“Relevance” succeeds because we know the process.  Get the number, dig up information, follow, intervene when necessary and fade away.  When Shaw hits NYC and is tailing her number, we encounter Reese doing the same; information gathering/follow phase.  Reese is likely being fed ‘a story’ on Shaw while Cole is filling Shaw in on their person.  When Shaw and Cole are inside the apartment, we hear the sounds of gunfire out on the street, which Shaw reacts to by going to the window, and we see evidence of Finch’s interventions as he types an urgent message to Cole letting him know it’s a trap.  After Shaw escapes, we see the evidence of Reese’s assistance; men on the ground clutching their kneecaps…take that!

Root, ever the opportunist, inserts herself into the action in an attempt to get information on the Machine.  Having figured out that there are two avenues to approach the Machine, Finch/Reese and the Office of Special Counsel, and having so far come up empty with team Finch/Reese, she’s opted to follow the government trail.  It gets her closer but by no means to her destination.  Root is determined though and now that she’s actively engaged, we’ll be seeing her more and more as the season progresses, much like Elias in Season 1.

Leon, like Zoe, is a delight; just enough to keep me wanting more.  Seeing him interact with Fusco and Carter makes me wonder how much they all know about each other.   The interaction of Reese, Finch and Leon was just plain fun:  “I so don’t get paid enough for this crap.”  “We don’t pay you anything, Leon.”

The Relevant and the Irrelevant crossed paths this week in Person of Interest and it was fun to watch.  It also sets Shaw up to return, if not this season, Season 3.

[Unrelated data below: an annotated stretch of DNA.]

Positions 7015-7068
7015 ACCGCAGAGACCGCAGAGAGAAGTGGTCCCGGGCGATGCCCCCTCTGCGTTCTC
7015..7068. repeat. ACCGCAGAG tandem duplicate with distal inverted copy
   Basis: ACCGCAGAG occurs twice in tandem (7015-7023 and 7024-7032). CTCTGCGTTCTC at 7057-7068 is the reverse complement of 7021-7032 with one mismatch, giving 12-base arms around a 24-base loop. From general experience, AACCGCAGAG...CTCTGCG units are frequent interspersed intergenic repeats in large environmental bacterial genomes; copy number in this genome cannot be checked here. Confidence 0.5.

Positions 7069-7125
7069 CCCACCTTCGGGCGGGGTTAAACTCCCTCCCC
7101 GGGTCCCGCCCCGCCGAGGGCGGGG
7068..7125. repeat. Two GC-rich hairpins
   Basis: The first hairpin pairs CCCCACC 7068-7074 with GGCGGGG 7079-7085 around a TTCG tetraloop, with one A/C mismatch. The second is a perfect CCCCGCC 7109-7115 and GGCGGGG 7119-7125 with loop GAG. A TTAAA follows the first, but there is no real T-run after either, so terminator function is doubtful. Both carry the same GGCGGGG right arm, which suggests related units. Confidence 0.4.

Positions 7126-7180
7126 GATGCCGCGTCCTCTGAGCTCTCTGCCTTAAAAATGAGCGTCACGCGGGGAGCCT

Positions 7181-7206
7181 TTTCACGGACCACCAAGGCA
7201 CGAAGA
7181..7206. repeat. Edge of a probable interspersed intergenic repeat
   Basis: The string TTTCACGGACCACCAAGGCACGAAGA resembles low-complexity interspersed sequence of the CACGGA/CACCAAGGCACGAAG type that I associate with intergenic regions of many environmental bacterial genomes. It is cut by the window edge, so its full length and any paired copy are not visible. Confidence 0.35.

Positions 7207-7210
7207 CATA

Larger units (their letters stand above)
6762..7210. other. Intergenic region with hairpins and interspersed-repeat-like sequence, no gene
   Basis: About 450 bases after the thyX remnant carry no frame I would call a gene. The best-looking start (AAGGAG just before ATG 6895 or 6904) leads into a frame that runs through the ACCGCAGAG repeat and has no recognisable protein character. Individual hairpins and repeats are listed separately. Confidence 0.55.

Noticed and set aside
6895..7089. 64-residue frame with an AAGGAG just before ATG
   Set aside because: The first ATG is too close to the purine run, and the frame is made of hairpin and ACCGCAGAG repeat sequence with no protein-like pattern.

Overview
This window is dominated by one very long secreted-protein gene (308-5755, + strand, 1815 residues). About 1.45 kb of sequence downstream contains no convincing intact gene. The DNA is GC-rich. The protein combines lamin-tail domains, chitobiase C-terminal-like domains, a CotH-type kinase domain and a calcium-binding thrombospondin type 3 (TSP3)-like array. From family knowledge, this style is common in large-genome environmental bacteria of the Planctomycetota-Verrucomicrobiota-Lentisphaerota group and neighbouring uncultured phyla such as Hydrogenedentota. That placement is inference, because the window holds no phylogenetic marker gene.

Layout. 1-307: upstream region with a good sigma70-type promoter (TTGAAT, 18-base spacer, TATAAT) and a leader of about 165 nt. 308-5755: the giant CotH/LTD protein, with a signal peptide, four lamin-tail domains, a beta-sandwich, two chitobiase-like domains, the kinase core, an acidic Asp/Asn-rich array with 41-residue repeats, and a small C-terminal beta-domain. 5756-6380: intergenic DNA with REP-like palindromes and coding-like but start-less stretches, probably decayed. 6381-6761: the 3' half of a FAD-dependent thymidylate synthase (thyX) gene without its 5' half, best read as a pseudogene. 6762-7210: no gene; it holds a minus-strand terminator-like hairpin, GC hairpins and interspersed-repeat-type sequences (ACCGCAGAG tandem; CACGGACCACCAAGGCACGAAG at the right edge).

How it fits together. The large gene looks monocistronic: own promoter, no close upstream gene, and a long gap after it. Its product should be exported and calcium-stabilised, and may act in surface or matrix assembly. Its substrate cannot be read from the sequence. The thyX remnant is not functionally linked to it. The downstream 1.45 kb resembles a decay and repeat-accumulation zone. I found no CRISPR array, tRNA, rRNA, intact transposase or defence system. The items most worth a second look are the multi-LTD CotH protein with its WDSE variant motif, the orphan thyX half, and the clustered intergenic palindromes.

Miscellaneous notes:

  • Did they smear the camera lens with bacon grease so Boker (Bear) would lick it so energetically
  • Call Finch’s phone number, 917-285-7362, you’ll hear:  “Hello, you’ve reached Harold Wren at Universal Heritage Insurance.  I’m currently out of the office.  I’m sorry I’m not available.”  (then the recording tells you that the user’s mailbox can’t accept more messages)
  • Jonathan Nolan live tweeted during the show, go to @personinterest and read the tweets
  • @BearDeHond has a behind the scenes vimeo rehearsing the ‘kissing’ scene”  Once again, his tweets are adorable
  • Jeffrey Hunt returns (Number Crunch, Masquerade and Bury the Lede) and is currently directly Episode 19 and then 21…follow him at Huntvision on Twitter, he regularly posts photos and little tidbits…if you’re of the mind, help him get verified.  He’s been pleading for that checkmark!

As always, thanks for reading.  Next up a repeat: Triggerman; then two back to back before basketball.  Springtime on CBS is tough, but, with seven episodes remaining in this season (darn it, only 23 eps) we still have some twists and turns ahead of us.